Bunisyak, Princess and Irkindinsky. The jewels in Putorana’s crown.

Having had a Putorana warm-up, then gone over the history of how the Putorana Plateau came about, it’s now time for a closer look!…

The weather was excellent, the chopper was all set, and the day ahead promised to be a busy one. Into the helicopter we pile, and off we fly!…

Oh my gorgeously grandiose! ->

Our first stop – the Bunisyak canyon, here.

And oh, what a canyon. Around 800 meters deep apparently (according to our guides) ->

And each of those lines marks out a separate layer of lava. How many?! How long time-wise?…

The canyon starts out with this here wonderful waterfall:

Here’s our chopper, so you can get a handle on the scale of the canyon and the surrounding mountains:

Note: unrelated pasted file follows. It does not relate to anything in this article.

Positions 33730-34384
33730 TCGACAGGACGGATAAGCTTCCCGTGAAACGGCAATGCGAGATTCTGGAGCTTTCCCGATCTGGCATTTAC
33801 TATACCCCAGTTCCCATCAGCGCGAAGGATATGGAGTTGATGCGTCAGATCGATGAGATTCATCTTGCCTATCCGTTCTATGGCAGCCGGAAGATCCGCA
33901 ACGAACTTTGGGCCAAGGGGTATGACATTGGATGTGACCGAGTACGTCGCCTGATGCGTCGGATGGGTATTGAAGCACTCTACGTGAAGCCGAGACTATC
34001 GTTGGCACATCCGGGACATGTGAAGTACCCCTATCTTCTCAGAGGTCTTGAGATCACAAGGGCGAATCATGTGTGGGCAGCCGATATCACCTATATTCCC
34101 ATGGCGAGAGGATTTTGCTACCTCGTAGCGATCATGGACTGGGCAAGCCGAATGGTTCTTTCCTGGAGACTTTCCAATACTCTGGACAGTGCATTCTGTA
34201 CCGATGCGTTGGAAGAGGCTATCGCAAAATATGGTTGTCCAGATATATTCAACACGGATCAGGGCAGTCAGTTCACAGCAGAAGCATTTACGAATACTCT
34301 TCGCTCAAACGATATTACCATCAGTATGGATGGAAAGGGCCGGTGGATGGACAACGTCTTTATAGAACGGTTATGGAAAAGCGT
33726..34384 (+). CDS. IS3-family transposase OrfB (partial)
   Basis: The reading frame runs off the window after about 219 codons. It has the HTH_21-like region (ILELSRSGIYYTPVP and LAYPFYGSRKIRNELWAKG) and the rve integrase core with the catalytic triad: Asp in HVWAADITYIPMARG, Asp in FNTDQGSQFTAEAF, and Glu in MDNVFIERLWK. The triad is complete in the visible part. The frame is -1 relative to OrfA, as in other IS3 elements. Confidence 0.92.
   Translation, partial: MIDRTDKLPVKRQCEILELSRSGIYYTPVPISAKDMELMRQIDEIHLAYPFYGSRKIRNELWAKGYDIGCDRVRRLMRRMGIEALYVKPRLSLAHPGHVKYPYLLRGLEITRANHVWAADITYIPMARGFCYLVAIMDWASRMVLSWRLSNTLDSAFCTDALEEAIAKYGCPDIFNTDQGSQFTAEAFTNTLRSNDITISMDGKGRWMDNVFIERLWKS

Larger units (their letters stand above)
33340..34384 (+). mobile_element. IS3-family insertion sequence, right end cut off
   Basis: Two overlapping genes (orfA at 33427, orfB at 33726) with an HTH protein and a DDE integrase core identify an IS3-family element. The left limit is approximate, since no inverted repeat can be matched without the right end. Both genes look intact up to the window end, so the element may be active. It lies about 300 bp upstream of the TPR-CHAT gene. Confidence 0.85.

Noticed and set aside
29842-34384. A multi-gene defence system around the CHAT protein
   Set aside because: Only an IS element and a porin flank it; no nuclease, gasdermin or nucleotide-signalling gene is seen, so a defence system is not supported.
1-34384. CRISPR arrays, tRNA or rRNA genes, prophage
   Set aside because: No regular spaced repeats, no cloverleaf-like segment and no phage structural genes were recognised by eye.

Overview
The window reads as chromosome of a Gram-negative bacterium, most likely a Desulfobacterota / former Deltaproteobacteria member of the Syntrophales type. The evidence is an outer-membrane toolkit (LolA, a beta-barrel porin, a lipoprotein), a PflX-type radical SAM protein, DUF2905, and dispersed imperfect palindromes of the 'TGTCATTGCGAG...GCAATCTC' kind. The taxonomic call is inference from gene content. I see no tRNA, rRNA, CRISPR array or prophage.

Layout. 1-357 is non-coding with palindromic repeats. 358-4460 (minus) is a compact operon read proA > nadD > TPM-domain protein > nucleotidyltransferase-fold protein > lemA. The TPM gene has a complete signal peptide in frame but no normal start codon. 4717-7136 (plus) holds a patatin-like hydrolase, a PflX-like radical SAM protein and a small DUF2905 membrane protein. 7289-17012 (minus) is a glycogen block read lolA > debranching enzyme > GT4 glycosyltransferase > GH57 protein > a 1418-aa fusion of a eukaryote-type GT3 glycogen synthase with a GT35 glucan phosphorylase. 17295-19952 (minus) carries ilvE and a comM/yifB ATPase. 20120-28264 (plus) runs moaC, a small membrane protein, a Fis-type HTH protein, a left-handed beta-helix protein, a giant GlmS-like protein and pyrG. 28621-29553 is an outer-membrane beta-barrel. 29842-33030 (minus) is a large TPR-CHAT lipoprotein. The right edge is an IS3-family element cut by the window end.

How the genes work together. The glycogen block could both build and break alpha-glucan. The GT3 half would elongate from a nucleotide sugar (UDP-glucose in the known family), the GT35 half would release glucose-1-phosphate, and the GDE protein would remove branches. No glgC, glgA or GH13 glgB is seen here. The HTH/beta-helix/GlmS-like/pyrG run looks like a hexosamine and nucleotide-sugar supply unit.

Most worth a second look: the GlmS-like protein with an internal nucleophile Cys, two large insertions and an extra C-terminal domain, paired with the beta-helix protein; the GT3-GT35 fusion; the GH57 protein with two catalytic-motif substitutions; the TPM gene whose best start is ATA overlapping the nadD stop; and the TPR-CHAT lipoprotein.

The canyon was cut through the rock by this little (today) trickler of a stream! ->

…Yes – this canyon! ->

An incredible location. And, it turns out, not so crazily inaccessible: it’s just 25 kilometers to the nearest tourist camp (on Lake Lama).

Onward we chopper to the next natural masterpiece. The views from the helicopter windows continue to astound:

Back to Lake Lama ->

Our next lake – “Dog’s Lake”!

To get to it we fly over the plateau top, and see plenty of (the several thousand) lakes:

And we arrive at the “Princess Waterfall” – here.


Its canyon also rules:

And the chopper again, as a gauge ->

Up to the waterfall the water’s a mere stream…

It’s a different story down below:

Another masterpiece, also within trekking distance – Bunisyak Canyon, less than 20km away…

We board the helicopter again, open the windows (!) and take breath in the views:

Next stop – the Irkindinsky Waterfall, here.

And that was that. Time to fly back to Norilsk (for more of that borsch!).


Taiga > tundra:

Next up – the icing on the Putorana cake. But that’ll be in the next post. Meanwhile, we were back in Norilsk and soon back at the airport to fly home – after that borsch, that is )…

The rest of the photos from Norilsk and Putorana are here.

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